Wilshaw: leaked memo from Gove aide comes as no surprise

Ofsted chief Sir Michael Wilshaw has hit back at claims former Education Secretary Michael Gove considered replacing him, saying he was not surprised given “smear campaigns” against him.

Sir Michael responded to a report in the Guardian featuring an internal Department for Education (DfE) memo from last year by Mr Gove’s former special adviser Dominic Cummings.

Mr Cummings strongly criticised the chief inspector’s performance and described the education watchdog as “not accountable for their failures”.

The memo said: “Despite constant pressure from us and constant assurances, there is no evidence that [Wilshaw] is substantially changing the organisation — and considerable evidence from a constant flow of blogs and emails that problems are either the same or getting worse.

“People who talk to MW say they are not confident in his management abilities.

“It seems he cannot break the cycle of speeches and media attention — this cycle continues regardless of however many times he is asked to focus.”

However, Sir Michael said: “The document leaked to the Guardian comes as no surprise to me. Indeed, I raised my concerns publicly about plots and smear campaigns against Ofsted and me personally by political advisers back in January.

“I am in good company. The Prime Minister and Deputy Prime Minister have also come under fire from one particular former adviser to Michael Gove.”

He added: “I will not allow Ofsted to be politicised and I will not be swayed from making the difficult decisions that are sometimes necessary to raise standards in our country.

“Nor will I be deterred from shining a spotlight on poor performance, whether in academy chains, free schools or local authority schools, no matter how uncomfortable this may be for some people.

“Of course, Ofsted is not perfect but I firmly believe we are a force for good.”

Tristram Hunt

Since leaving the DfE in January, Mr Cummings has been an outspoken critic of the Coalition, with tough words for both Prime Minister David Cameron and Deputy Prime Minister Nick Clegg.

Nevertheless, the Guardian also quoted a source close to the DfE as saying that before Mr Gove left office in the summer there were “serious discussions at the top of Whitehall” about replacing Sir Michael.

Mr Wilshaw said: “We will always encounter those who wish to undermine the important work we are doing for their own narrow interests. If that is the price of genuine independence, then it is one worth paying.”

Shadow Education Secretary Tristram Hunt called for ministers to explain to Parliament “the actions of this government” over the row.

“This raises very serious questions for David Cameron’s government about its systematic attempt to undermine Ofsted and destabilise Her Majesty’s Chief Inspector,” he said.

“The press briefings against Sir Michael Wilshaw, the sacking of [Ofsted chairperson] Sally Morgan and this revelation: the evidence is now unequivocal. It’s totally unacceptable and ministers should come to the House of Commons to explain to Parliament the actions of this government”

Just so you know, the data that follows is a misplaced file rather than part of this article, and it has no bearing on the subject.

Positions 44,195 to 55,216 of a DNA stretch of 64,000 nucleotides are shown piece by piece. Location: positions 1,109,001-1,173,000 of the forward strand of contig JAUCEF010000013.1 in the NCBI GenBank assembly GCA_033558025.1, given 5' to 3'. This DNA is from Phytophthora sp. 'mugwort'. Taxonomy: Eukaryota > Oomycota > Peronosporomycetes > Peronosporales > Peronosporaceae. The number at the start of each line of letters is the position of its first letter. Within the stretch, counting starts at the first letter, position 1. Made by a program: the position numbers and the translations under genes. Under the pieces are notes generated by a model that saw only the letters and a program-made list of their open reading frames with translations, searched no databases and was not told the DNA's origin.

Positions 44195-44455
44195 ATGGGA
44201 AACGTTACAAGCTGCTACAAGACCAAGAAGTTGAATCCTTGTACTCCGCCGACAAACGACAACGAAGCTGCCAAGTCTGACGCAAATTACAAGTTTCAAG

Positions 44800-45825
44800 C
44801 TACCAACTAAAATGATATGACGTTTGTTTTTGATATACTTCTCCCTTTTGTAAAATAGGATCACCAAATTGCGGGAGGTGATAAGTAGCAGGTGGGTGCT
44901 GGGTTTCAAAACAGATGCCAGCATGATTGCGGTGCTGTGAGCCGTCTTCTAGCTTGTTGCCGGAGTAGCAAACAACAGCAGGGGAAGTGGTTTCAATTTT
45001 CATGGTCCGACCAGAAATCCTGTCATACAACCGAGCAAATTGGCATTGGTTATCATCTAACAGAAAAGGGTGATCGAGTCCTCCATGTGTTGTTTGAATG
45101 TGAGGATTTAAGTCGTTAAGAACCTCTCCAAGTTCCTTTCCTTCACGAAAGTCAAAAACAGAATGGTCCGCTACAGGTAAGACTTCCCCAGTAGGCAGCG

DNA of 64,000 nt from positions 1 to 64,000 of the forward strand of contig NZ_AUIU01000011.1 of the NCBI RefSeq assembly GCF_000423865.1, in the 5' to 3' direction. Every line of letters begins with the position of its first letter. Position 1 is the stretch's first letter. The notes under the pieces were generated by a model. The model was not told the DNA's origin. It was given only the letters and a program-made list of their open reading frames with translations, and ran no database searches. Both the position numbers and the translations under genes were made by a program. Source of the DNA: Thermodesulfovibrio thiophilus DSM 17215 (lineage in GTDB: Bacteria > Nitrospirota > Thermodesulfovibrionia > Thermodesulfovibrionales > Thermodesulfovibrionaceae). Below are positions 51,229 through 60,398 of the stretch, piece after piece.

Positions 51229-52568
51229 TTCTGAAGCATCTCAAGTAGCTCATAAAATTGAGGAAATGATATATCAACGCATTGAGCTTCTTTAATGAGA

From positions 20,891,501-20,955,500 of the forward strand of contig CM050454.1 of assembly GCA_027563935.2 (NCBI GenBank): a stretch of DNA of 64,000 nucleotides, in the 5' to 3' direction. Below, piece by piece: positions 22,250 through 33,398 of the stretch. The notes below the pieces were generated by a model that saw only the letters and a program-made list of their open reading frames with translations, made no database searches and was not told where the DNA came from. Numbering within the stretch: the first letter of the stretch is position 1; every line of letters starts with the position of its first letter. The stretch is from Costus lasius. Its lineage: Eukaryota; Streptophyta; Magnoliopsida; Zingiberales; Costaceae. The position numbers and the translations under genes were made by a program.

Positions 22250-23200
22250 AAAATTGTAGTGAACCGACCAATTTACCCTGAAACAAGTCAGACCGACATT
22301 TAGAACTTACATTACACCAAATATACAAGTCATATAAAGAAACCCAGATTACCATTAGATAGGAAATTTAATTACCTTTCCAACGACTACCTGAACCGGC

A DfE spokesperson said that it did not comment on leaked documents, but said: “Sir Michael Wilshaw and Ofsted are doing a very important job, including critical work around child protection.

“The Secretary of State has a constructive working relationship with Sir Michael.”

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  1. Alastair Thomson

    Mr Cummings has some interesting ideas – and wanting to improve the English education system is a praiseworthy goal. Nevertheless I find is arrogance absolutely breathtaking.

    OK, he used to be an adviser to a former secretary of state for education but does this mean his rude and ignorant critique of HMCI and even the PM need to be amplified by the media?

    What exactly in his CV gives his words any weight? Has he ever run for elected office? Has he ever taught Bakers 3 on a wet Wednesday in an FE college or 5C in a school? Is he a parent? A wealth-creating employer, a philanthropist or public servant?

    No. He’s just a mate of Mr Gove who has an exaggerated sense of his own importance, some bees in his bonnet and a chip on his shoulder that wiser heads stopped him getting his own way.

    • In what sense is my critique of Ofsted ‘ignorant’? It reflects a very widespread view among many great heads and teachers and senior civil servants expressed daily to DfE ministers. Perhaps it is wrong but it is not ‘ignorant’. My views on Cameron are based on personal interaction with him and his main advisers over many years.

      I don’t know where you get your ideas about my CV from but I worked in private sector including as an employer before, and between, involvement in political projects. It’s better to stick to real arguments rather than speculate about motives of individuals you do not know.

      Best wishes

    • My own sentiments entirely. Not necessarily that his intentions are not genuine, but his rudeness, knows no bounds. “Whack this, whack that.” Interstingly, “Correctomundo”, “Adios”… are terms I have seen elsewhere.. let me think? Must have been a different Twitter account. He needs to learn a little diplomacy, before he earns any respect from me. Obviously, a highly intelligent individual, but lacking in social skills. Whether you think he is right or wrong, there is no excuse for his blatant arrogance and rudeness. A fool to himself really.

  2. I don’t like some of the things thatDC has done, however, I have never heard that he has avoided an issue. He has valid points to make on Cameron and Clegg, afte all he worked closely with the. His views on MW are shared by lots of us who work in education. The man has toxic views and attitudes. The only right way is his way. Not all schools want to be a copy of Mossbourne, which under MW became an exam factory.